Working to preserve the history of Hansen Planetarium

Dozens of boxes hold decades of history and artifacts of the old Hansen Planetarium at the Salt Lake County Archives building. Photos, correspondence with famous scientists and science fiction writers and old star show scripts are just some of what you can find wandering down the aisle marked for the planetarium.

Karri Krattley, Archives Program Manager, in the stacks.

Karri Krattley, Archives Program Manager, in the stacks.

When Hansen Planetarium left its home at 15 South State Street in 2002 to move to The Gateway and reopen as Clark Planetarium, planetarium director Seth Jarvis coordinated with Salt Lake County Records & Archives to preserve the history of Hansen Planetarium for historians, students, and anyone who wants to know more about Salt Lake City’s Hansen Planetarium.

Karri Krattley, Salt Lake County’s Archives Program Manager for this project, said when she was digging through the material she was amazed to see what was put in the clipping collection. It took over a year and half to organize several loads of boxes containing video

Hansen Planetarium's Moon Globe exhibit from 1967. The globe now is on display at Clark Planetarium.

Hansen Planetarium’s Moon Globe exhibit from 1967. The globe now is on display at Clark Planetarium.

tapes,audio tapes, slides, photos, old movie films and scripts. In her in-depth organization of the files she did find some surprising pieces. “I was going through an old dusty, dirty box and right in the middle like someone had forgotten it, was a black and white autographed 8×10 photo of Werner von Braun.” (von Braun was a leading figure in the development of rocket technology.)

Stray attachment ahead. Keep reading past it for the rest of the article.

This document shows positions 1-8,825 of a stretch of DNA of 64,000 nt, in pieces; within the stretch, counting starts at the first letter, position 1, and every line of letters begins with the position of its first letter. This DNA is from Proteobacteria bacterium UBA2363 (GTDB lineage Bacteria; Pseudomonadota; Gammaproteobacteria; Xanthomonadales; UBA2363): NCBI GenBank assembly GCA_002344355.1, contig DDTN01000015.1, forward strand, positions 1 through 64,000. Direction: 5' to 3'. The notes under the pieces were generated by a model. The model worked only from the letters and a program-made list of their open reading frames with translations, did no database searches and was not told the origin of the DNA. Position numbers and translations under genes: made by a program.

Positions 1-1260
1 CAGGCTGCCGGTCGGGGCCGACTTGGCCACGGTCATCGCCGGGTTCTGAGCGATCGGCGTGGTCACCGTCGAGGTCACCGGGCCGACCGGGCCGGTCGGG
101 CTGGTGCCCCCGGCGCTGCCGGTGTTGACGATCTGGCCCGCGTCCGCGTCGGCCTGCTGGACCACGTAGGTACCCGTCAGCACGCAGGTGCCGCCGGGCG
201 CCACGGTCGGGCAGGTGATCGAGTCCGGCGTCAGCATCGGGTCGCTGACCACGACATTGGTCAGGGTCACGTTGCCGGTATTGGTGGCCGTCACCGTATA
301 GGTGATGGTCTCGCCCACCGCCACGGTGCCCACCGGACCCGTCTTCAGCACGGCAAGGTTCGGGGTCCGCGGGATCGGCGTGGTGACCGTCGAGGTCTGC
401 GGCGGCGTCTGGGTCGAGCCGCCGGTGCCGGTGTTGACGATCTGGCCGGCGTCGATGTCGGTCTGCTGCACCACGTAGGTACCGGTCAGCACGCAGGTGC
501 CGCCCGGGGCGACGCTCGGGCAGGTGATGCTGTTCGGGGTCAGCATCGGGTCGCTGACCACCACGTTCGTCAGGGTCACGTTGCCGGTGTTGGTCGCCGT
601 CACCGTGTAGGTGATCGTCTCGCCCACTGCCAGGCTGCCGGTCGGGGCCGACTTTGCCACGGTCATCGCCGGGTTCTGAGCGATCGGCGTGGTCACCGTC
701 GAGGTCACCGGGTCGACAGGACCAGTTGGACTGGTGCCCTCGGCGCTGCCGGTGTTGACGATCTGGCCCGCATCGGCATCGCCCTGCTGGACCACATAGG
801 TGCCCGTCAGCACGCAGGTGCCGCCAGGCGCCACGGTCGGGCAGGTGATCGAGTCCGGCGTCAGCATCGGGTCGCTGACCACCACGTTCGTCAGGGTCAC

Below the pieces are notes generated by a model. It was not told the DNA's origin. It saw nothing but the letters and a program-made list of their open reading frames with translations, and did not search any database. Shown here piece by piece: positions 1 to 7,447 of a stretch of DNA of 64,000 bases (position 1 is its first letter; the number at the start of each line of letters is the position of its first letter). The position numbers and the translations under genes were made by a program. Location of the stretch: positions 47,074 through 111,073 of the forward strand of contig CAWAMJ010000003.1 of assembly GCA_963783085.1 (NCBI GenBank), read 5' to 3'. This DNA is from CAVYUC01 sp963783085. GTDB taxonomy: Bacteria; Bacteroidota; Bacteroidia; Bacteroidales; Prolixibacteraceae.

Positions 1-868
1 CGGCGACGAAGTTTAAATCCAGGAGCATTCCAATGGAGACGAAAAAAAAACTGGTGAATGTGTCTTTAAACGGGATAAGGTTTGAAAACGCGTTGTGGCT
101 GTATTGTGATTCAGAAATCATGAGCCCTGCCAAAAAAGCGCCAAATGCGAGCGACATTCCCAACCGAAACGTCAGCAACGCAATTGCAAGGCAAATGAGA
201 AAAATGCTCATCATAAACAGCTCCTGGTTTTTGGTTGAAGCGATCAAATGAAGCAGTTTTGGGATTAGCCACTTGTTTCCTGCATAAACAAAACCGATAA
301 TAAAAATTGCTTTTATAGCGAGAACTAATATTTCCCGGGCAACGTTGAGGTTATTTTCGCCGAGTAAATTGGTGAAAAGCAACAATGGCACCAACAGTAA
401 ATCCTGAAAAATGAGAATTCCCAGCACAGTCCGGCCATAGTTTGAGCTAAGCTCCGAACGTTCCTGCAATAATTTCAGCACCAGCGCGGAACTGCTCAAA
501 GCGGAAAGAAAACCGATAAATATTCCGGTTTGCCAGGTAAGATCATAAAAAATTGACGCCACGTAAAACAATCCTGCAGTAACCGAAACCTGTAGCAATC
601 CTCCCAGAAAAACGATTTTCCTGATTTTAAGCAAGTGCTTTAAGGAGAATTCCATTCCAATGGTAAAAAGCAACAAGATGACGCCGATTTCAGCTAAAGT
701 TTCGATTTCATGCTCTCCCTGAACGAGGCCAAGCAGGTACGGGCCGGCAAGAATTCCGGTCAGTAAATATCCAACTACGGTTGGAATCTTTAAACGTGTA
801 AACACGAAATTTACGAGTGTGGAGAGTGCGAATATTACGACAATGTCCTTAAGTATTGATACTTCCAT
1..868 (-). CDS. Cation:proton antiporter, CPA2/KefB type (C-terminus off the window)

In addition to 38 years of records and correspondence, thousands of pieces of original artwork used in the creation of Hansen Planetarium programs from 1965 to 2002 had to be digitally scanned and cataloged as part of this archiving process.Mark Littmann in star chamber002

If you’re interested in seeing the archives, call and make an appointment or send them an email.

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3 thoughts on “Working to preserve the history of Hansen Planetarium

  1. Pingback: Salt Lake County’s Planetarium | Salt Lake County Archives

  2. Thank you Hansen for the opportunity for us school district planetariums to present really fine, professionally created planetarium shows. I have been retired since 1993, but still fondly remember shows like The People and Cosmos. They were affordable, and could be presented in any planetarium with a slide projector or two, and a tape recorder. In our school district (Colonial School District, Plymouth Meeting, PA) I had high school students make up the production team, help build the special effects projectors we needed (using your plans) and put on the shows. The Hansen made it possible for us to act like the big guys.
    Thanks for the memories,

    Stephen Berr

  3. Thanks for your kind words, Stephen.

    I started working at Hansen in 1978 and have fond memories of both those shows.

    Presenting Star Shows in the “old days” involved manually turning on and off dozens of projectors, manually guiding the Spitz star projector, guiding alt-az mirrors on zoomable lenses for special effects projectors, manually cycling multiple slide trays and keeping the sequences straight, etc.

    A Star Show was a performance!

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